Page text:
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Cinderella isn’t just for basketball; A look at memorable upset wins in NASCAR

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Cinderella can be found in any sport, but the notion becomes more prevalent this time of year with the NCAA men’s basketball tournament. With that in mind, who are among the biggest Cinderella winners in NASCAR’s history?

When I posted the question Friday on social media, the responses varied, ranging from Chris Buescher‘s win last year at Pocono to races that dated back to the 1960s.

Well, you’re not going to get everyone to agree but here are five that stand out to me.

 

The 1981 spring Dover race saw a driver, once seven laps behind the leaders, go on to win. Truly a Cinderella moment, but there’s more. It would be Jody Ridley’s only Cup win in 140 career starts. Also, it was car owner Junie Donlavey’s only victory in a NASCAR career that featured 863 starts over 45 years.

So how did it happen? Neil Bonnett dominated in the Wood Brothers’ car until his engine blew while he had a two-lap lead on the field with less than 50 laps left. Cale Yarborough inherited the lead and had a five-lap lead on Ridley but had an engine failure with less than 25 laps left. Ridley assumed the lead and went on to score the victory.

It was about to finally happen. After years of trying, Dale Earnhardt was set to win his first Daytona 500 in 1990. He took the lead after a restart with five laps to go and led going into Turn 3 on the final lap. That’s when everything changed. Earnhardt ran over debris and cut a tire. Derrike Cope, running second, took the lead and went on to win. Not only was it shocking how Cope won but that he was in that position to win. He had never scored a top-five finish in 71 previous Cup starts.

Cope went on to win at Dover later that season. That and the Daytona 500 are the only Cup wins he’s scored in 411 career series starts.

 

Tiny Lund arrived at Daytona in 1963 without a ride. Not a surprise for a driver who had not scored a top-five finish in the 28 Cup races he ran from 1960-62. That changed when Marvin Panch crashed his Maserati on the Daytona road course. The car flipped and burst into flames. Tiny Lund was among those who went to the crash scene and helped pull Panch out of the car. With Panch unable to run in the Daytona 500, the Wood Brothers selected Lund to drive the car. With one less pit stop than others – and running on the same set of tires for 500 miles – Lund scored his first career win in that Daytona 500, shocking the field.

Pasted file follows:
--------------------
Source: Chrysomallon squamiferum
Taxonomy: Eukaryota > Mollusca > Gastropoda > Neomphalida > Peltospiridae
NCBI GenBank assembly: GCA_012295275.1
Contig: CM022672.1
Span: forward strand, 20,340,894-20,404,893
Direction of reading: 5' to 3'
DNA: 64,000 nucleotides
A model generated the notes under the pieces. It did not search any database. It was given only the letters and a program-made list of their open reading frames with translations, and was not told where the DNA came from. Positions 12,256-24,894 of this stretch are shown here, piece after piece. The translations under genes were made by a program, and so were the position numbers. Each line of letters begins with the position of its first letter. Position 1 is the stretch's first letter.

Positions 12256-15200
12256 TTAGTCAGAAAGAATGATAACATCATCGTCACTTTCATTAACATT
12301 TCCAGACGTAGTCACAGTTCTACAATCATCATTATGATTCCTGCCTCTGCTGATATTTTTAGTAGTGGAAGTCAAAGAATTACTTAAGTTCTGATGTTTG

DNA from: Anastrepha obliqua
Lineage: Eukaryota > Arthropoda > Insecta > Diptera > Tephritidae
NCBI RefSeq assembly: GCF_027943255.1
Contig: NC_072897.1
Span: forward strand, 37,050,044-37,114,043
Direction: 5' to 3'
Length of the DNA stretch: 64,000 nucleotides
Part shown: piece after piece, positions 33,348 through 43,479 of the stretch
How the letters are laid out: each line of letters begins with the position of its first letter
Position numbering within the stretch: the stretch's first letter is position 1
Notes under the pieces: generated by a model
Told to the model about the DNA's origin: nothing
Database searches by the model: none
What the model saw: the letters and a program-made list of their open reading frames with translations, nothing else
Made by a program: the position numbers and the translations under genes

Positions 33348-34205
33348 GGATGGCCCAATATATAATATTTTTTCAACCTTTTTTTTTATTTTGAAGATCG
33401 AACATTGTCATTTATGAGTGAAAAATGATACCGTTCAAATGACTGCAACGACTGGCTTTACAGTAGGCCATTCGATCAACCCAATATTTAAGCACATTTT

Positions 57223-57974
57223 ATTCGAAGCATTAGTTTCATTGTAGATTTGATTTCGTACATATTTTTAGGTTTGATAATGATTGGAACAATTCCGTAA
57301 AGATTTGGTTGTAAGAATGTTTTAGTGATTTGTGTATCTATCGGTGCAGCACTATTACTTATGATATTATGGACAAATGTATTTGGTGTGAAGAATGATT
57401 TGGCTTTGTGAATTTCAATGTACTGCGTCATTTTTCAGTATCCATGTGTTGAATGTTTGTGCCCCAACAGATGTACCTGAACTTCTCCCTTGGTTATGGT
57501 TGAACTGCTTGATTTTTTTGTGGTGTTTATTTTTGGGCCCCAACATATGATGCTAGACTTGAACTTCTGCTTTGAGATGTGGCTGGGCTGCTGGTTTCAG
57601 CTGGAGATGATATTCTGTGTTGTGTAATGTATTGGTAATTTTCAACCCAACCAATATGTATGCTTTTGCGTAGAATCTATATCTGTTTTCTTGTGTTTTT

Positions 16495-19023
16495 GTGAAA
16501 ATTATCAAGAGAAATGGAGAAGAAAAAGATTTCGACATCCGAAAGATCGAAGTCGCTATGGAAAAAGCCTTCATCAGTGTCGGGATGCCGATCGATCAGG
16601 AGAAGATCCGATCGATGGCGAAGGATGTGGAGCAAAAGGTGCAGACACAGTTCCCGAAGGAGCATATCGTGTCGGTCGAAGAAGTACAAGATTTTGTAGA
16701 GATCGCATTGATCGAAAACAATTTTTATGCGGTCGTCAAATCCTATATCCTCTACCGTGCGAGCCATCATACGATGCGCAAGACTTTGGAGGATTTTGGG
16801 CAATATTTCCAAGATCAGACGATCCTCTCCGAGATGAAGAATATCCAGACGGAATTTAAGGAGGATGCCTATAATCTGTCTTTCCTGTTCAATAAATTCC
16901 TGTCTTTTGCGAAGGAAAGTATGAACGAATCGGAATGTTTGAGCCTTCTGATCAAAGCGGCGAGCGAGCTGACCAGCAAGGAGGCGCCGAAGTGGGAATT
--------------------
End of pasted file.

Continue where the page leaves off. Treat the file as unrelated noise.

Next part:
Yes, Trevor Bayne led on the final restart of the 2011 Daytona 500 but he had Tony Stewart beside him, Bobby Labonte behind him in the second row and Mark Martin on the outside of the second row. With all that Cup experience surrounding Bayne, who really thought a kid who had turned 20 years old the day before could hold off those drivers and win the Daytona 500? Also, Bayne was making just his second career Cup start and was with the Wood Brothers, who were a part-time team and had last won a Cup race in 2001. All that didn’t matter. He won.

 

Furniture Row Racing was a single-car team. Unlike the majority of Cup teams, it wasn’t based around Charlotte, North Carolina, but in Colorado. Regan Smith was winless in 104 Cup starts before that night, yet he found himself out front after not pitting on Lap 360 of the 367-lap race. Smith held off Carl Edwards to win. It would be four more years until Furniture Row scored its next win.

So, those are five I picked. There were many others to choose from. Some suggested Pete Hamilton’s 1970 win in the Daytona 500. Others noted Lake Speed’s 1988 win at Darlington. There were votes for Brad Keselowki’s win at Talladega in 2009, his first career series win, and for Ron Bouchard (1981), Bobby Hillin Jr. (1986), Phil Parsons (1988) at Talladega. A few people also suggested Casey Mears‘ Coca-Cola win in 2007.

Go ahead and make your case for the biggest Cinderella win in NASCAR’s history.

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NASCAR America 5-6 p.m. ET on NBCSN: Dale Earnhardt Jr. live from NASCAR Hall

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Today’s episode of NASCAR America airs from 5-6 p.m. ET on NBCSN from the NASCAR Hall of Fame.

Our special guest for the entire hour is two-time Daytona 500 winner and 14-time Most Popular Driver Dale Earnhardt Jr.

Marty Snider hosts and will be joined by NASCAR Hall of Famer Dale Jarrett and Jeff Burton.

Among the topics on today’s show:

  • We’ll talk with Dale Jr. about his last Cup race at Talladega, the emotions he went through, starting from the pole for the first time there and ultimately finishing seventh.
  • How is Earnhardt approaching the final five races of his Cup career before retiring at season’s end, the JR Nation Appreci88ion campaign, his role with NBC Sports Group next season, as well as his Hall of Fame father, Dale Earnhardt and the Earnhardt legacy. Also, what does the future hold for him?
  • Speaking of the future, we’ll also congratulate the 26-time Cup race winner on soon becoming a father for the first time with wife Amy. What kind of father does Junior expect to be?